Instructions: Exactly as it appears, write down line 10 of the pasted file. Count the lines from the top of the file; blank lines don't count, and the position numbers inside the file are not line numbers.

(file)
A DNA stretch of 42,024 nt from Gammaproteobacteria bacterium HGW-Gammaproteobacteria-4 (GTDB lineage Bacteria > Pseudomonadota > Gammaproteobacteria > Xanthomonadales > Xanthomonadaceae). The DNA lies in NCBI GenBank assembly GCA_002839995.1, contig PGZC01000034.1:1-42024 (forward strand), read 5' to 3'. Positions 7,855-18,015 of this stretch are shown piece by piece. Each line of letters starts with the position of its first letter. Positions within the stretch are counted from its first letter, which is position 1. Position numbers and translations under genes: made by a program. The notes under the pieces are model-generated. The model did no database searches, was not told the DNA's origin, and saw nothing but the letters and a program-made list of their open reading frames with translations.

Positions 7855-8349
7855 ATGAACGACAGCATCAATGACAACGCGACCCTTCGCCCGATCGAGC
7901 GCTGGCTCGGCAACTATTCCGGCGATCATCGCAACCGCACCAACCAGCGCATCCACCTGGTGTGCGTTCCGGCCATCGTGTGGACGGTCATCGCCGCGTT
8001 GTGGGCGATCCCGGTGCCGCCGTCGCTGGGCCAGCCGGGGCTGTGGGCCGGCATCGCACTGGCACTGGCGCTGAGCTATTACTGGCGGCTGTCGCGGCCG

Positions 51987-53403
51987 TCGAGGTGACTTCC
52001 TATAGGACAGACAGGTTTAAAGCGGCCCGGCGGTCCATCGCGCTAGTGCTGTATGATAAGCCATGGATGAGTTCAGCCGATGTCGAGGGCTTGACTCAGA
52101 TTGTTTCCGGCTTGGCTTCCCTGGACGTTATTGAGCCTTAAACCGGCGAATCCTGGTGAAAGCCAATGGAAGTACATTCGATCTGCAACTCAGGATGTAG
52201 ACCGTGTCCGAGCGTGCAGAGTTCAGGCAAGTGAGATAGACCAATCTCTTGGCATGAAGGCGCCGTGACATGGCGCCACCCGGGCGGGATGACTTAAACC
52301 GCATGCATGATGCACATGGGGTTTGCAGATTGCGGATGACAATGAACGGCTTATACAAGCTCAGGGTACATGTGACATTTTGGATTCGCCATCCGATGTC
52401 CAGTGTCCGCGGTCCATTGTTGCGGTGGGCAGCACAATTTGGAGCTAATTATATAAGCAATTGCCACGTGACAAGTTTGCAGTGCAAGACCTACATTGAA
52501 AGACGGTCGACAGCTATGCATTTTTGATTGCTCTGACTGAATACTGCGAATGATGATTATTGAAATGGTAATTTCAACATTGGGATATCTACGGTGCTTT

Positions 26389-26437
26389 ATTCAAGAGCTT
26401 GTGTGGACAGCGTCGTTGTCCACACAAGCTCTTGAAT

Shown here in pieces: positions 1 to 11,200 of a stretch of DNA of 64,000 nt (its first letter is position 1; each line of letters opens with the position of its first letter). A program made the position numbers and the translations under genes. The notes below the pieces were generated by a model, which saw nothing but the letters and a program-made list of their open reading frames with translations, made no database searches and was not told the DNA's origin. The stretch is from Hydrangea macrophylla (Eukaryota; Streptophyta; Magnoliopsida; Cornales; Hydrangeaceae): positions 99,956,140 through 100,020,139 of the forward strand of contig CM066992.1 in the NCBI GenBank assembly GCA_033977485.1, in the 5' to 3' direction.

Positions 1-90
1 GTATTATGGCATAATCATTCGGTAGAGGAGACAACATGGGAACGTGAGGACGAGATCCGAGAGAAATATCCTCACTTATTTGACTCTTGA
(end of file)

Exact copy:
52201 ACCGTGTCCGAGCGTGCAGAGTTCAGGCAAGTGAGATAGACCAATCTCTTGGCATGAAGGCGCCGTGACATGGCGCCACCCGGGCGGGATGACTTAAACC